Climate Change Science – Tornadoes

TornadoThe events in Dallas as graphically displayed all over the news with dramatic videos made me think about the predictions of tornado activity in the climate change models. I really don’t know much about it but here’s to the internet and research!

First things first though. Why is it that the plural of tornado and volcanos can be correctly spelled with an “e” or without an “e”? If anyone knows the answer please help me out. I like it better without so no one yell at me for grammar errors … that means you mom.

Ok, back to the question at hand. What effect, if any, does a change in average temperatures on the planet have on tornado activity? It certainly seems like the tornados have been big and damaging in recent years but the spread of population has something to do with that. In that past tornados might hit in areas that were unpopulated but are now homes to large and small cities.

Tornados are rated by the Enhanced Fujita scale with EF5 being considered the highest. There is also the Fujita scale and the TORRO scale but it doesn’t really matter as we are simply trying to determine if tornados have gotten more severe and frequent as the temperature on earth has risen over the last century. Yes, by the way, the temperature has risen, I’ll get to that soon.

The United States is a good place to test for increased activity as we have four times as many tornados as all of Europe and far more than any other single country. This apparently has to do with being in the middle of a large continent that has both a very hot region (Mexico) and a very cold region (Canada). In the United States records for the last decade indicate about 1,200 tornadoes a year. Adequate records do not exist before 1976 making comparisons to different eras all but impossible. Still, the mechanisms of weather that trigger tornadoes are fairly well understood.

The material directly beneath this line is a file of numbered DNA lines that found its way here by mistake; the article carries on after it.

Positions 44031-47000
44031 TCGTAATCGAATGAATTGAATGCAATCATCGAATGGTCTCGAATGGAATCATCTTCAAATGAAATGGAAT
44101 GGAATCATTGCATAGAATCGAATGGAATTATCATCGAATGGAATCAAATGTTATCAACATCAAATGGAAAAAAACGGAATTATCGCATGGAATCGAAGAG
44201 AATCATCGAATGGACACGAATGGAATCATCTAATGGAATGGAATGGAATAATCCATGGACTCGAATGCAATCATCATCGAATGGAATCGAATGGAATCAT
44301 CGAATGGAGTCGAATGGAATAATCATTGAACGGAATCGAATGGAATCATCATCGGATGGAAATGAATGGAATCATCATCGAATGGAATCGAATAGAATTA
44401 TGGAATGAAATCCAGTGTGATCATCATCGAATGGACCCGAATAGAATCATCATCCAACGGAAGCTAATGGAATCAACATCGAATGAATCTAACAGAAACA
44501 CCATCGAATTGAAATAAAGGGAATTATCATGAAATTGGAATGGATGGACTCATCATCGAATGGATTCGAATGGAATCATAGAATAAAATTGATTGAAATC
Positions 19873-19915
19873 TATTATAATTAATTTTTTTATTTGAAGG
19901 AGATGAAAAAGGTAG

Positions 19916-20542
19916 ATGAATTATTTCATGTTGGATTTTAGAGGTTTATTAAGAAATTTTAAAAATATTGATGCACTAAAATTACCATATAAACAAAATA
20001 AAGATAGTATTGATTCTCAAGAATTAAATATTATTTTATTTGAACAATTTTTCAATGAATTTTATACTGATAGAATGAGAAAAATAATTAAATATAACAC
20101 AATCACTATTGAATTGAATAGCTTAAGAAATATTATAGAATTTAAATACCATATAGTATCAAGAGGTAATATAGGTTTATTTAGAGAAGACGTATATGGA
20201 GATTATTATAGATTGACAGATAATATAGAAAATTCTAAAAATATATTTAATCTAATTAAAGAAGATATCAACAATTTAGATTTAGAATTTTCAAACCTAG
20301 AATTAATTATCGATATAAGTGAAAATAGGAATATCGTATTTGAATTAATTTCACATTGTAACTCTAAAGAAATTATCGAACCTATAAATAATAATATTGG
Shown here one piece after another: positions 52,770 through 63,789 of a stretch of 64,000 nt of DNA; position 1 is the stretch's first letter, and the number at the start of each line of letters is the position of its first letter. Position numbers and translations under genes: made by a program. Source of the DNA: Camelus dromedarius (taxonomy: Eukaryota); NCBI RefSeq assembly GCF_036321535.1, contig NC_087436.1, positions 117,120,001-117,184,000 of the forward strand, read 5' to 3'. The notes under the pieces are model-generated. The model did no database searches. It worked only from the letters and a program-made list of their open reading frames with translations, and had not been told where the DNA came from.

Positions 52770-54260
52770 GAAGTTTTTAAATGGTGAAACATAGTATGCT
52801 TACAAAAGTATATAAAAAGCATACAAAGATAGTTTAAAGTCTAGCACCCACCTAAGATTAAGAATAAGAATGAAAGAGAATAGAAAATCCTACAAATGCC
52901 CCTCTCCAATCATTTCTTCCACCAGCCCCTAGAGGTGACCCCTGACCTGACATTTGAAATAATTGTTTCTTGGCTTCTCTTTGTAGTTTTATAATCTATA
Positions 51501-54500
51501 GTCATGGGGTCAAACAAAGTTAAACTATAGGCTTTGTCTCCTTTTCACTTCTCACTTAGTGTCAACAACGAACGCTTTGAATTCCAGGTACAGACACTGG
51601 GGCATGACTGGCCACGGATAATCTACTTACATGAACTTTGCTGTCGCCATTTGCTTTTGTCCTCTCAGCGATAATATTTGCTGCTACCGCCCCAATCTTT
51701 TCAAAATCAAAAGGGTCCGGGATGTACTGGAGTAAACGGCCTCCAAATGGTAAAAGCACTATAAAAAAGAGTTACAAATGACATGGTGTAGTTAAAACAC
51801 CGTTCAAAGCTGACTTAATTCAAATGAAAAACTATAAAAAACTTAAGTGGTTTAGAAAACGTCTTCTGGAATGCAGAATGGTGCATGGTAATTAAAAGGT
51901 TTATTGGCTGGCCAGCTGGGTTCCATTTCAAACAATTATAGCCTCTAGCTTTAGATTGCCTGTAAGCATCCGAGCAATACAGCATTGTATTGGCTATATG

When cool and warm air meet the conditions are right for tornados which generally occur in the Spring and Fall when seasonal temperatures are in fluctuation. The mostly deadly tornado happened in 1925 but the largest outbreak in frequency, again in the extremely short record keeping history, occurred in three days of April 2011 when 353 tornados eclipsed the previous record of 148 in a similar period of time. A significant statistical outlier although the short time frame of record keeping makes for much guesswork. With such little time frame to work with the best guess seems to be that tornadoes might come in ten-year cycles and the 1980’s seem to have been a low cycle.

Tornados also tend to occur between 3:00 and 5:00 p.m. apparently connected to the fact that this time frame is also when peak atmospheric heating is in place. The recent Dallas area tornadoes occurred in the late morning.

Any guess as to the effect of global climate change on frequency and severity is, at this time, merely speculation. Warmer sea temperatures increase atmospheric moisture content which can increase severe weather, including tornadoes, particular in the cooler seasons. The change in sea temperature, which I covered yesterday, can also effect jet stream patterns which might in turn have some influence on tornado frequency and severity.

But, all the evidence at this point doesn’t seem to indicate a direct relation between increased tornado activity and the increased temperature the earth is currently experiencing. Nor does evidence rule out such influence.

So, if anyone tells you the increase in tornados is without a doubt caused by climate change or that climate change is absolutely not responsible for bigger and more frequent events … you tell them they need to go back and get more evidence!

What do you think?

Tom Liberman
Sword and Sorcery fantasy with a Libertarian Twist

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  1. Pingback: Arguments against Human Driven Climate Change « tomliberman

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